Tortured Life #1

A comic review article by: Felicity Gustafson

Neil Gibson's back with a new ongoing series! Tortured Life is the story of a man who can foretell the deaths of others before it happens and I'm very tempted to crack a "I see dead people" joke right now, but it'd probably be redundant since I'm sure everyone else is thinking it too. The thing about this series is that it's not about some chiseled superhero going out to save the day. Instead, it's about an average guy who believes he's cursed and goes into a withdrawal from society. It's not some earth-shattering tale of right and wrong, it's meant to hit home for a lot of people who're just living their lives day to day. What would you do if suddenly you got flashes of how people would die? What if you walked down a sidewalk and all you could see was death and mayhem? Would you try to stop it or would you retreat to your apartment and never leave?

Now I know there have been a few stories out there with the same basic concept of a person foretelling a horrific future, but Gibson adds a certain touch with the main character that makes you care. In a nutshell, he could be you. He could be anyone. This guy's given up hope of ever living a normal life when suddenly something goes right. Someone he envisioned dying doesn't die. Does that mean his visions are wrong? Can they be changed? Well, we'll just have to wait for another chapter to find out, but the massive cliffhanger does leave quite a few questions to be considered.

Gibson has a talent for suspense and it really flourishes in his writing. His stories steadily pick up momentum while you're reading and you don't really realize it until he throws in a plot twist at the end. Something different that's meant to open the eyes of the reader. In my head, I have a tendency to call it "being Tron'd" because he takes a left turn right in front of you, cuts off your train of thought and leaves your mind crashed and wondering what just happened -- in a good way, of course.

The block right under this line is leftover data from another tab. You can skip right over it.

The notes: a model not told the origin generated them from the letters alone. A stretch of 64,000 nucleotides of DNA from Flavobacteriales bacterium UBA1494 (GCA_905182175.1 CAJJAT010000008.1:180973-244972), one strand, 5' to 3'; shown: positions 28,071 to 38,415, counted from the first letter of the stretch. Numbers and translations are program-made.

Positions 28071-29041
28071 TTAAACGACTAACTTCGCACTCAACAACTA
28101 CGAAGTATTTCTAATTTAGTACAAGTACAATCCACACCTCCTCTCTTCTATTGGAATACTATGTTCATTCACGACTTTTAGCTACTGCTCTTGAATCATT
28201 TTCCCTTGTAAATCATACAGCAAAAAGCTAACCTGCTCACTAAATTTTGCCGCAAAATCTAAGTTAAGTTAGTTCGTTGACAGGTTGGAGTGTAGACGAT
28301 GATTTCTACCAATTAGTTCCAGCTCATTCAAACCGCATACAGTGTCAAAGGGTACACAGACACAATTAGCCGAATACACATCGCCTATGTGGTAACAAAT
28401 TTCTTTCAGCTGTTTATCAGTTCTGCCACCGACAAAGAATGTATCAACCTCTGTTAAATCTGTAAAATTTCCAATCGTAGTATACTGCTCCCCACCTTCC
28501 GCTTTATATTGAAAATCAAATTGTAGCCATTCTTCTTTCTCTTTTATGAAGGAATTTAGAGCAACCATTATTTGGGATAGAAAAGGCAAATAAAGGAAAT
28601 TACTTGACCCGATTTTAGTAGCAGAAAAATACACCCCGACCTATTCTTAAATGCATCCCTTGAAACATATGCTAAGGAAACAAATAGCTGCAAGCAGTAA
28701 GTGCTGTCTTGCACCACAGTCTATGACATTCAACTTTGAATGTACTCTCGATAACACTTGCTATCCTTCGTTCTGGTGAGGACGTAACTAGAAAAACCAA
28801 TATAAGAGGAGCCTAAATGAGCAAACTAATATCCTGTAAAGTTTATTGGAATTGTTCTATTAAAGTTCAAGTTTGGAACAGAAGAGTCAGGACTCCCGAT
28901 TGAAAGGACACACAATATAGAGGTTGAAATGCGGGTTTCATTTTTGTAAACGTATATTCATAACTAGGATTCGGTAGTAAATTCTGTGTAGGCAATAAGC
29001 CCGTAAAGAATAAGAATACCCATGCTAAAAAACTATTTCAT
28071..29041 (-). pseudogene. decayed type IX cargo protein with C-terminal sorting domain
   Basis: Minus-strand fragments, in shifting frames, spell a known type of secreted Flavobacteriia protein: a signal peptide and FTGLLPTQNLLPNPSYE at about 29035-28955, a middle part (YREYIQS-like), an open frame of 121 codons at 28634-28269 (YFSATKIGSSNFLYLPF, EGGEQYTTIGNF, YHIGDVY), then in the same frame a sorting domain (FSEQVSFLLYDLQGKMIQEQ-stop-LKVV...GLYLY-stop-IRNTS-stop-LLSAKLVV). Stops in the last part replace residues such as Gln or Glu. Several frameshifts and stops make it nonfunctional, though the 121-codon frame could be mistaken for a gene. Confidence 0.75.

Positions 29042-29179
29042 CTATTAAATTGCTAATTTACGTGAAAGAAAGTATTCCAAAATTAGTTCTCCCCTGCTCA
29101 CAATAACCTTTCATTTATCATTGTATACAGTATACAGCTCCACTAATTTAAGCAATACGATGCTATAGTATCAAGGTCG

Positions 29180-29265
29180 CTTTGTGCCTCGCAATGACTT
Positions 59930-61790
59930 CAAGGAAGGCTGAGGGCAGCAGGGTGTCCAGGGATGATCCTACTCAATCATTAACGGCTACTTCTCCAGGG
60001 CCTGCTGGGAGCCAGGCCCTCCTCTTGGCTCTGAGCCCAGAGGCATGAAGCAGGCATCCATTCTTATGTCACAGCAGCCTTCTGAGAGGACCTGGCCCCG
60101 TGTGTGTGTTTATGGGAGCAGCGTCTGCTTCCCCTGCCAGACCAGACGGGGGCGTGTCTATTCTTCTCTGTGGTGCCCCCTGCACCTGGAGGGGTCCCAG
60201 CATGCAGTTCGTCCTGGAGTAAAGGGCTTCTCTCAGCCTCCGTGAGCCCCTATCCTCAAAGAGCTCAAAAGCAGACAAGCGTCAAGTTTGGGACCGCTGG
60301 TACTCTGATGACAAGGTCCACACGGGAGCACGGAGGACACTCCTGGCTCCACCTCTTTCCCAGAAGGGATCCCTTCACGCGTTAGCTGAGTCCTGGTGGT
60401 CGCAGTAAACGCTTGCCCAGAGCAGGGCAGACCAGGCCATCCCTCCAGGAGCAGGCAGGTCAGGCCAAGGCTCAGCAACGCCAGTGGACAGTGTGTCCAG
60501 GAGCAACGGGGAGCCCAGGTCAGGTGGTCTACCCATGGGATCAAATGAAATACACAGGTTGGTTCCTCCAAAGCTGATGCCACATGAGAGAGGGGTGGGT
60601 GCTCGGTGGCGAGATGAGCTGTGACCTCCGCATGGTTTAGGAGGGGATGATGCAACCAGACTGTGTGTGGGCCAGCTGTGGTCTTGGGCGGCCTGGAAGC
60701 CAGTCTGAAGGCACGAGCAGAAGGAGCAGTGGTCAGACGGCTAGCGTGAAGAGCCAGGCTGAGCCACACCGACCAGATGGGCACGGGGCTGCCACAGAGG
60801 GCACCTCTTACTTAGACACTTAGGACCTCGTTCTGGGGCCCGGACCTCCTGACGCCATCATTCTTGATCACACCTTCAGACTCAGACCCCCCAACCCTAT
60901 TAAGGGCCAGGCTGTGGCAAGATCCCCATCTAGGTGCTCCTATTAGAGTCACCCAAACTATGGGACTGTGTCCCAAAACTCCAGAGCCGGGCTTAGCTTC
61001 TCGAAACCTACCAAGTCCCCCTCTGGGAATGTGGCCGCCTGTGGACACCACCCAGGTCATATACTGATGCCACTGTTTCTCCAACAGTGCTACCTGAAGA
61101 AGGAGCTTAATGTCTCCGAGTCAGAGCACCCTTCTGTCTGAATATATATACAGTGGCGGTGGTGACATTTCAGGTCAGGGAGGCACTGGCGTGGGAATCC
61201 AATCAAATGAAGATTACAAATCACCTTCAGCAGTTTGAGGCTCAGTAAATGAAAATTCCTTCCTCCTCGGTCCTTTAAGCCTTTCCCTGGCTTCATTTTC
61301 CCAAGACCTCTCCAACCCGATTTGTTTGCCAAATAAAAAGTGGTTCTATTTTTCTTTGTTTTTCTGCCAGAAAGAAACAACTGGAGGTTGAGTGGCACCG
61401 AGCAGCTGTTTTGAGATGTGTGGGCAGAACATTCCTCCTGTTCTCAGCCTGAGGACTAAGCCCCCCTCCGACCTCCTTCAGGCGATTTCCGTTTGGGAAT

Wijngaard's artwork is as amazing as ever with the attention to detail and full use of color. I know this is technically a horror comic, but I just can't find it in myself to complain about the vibrant colors that were used. Normally it would detract, not setting the right ominous tone, but it seems perfect for Tortured Life. Maybe it's because it's meant to be normal. The scene is set for any other day in anyone's life. Now unless you live in Seattle, the world isn't gray all the time. 

There's even a few inside jokes thrown in for good measure. T-shirts, video games and posters -- almost like little Easter eggs if you look for them. Anyone else spy what's on the TV?

Overall, I greatly enjoyed Tortured Life. I has just the right amount of darkness to intrigue a horror lover like myself, but it's not disturbing enough that I wouldn't recommend it to just about anyone. That cliffhanger at the end really caught my attention. I'm not sure if issue #2 is on its way or if Gibson's waiting, but I'm very interested in reading another chapter and I'd suggest you give it a try.


Felicity Gustafson was born in Ohio and, after the astounding realization that there was more to do than look at trees and cows, she decided to become a nerd and got into comics, anime and video games. At Comics Bulletin, she sticks mostly to reviewing things out of the horror and comedy genres. She spends most of her time working in the manufacturing industry, finishing her computer degree and steadfastly avoiding ham fat at all costs.

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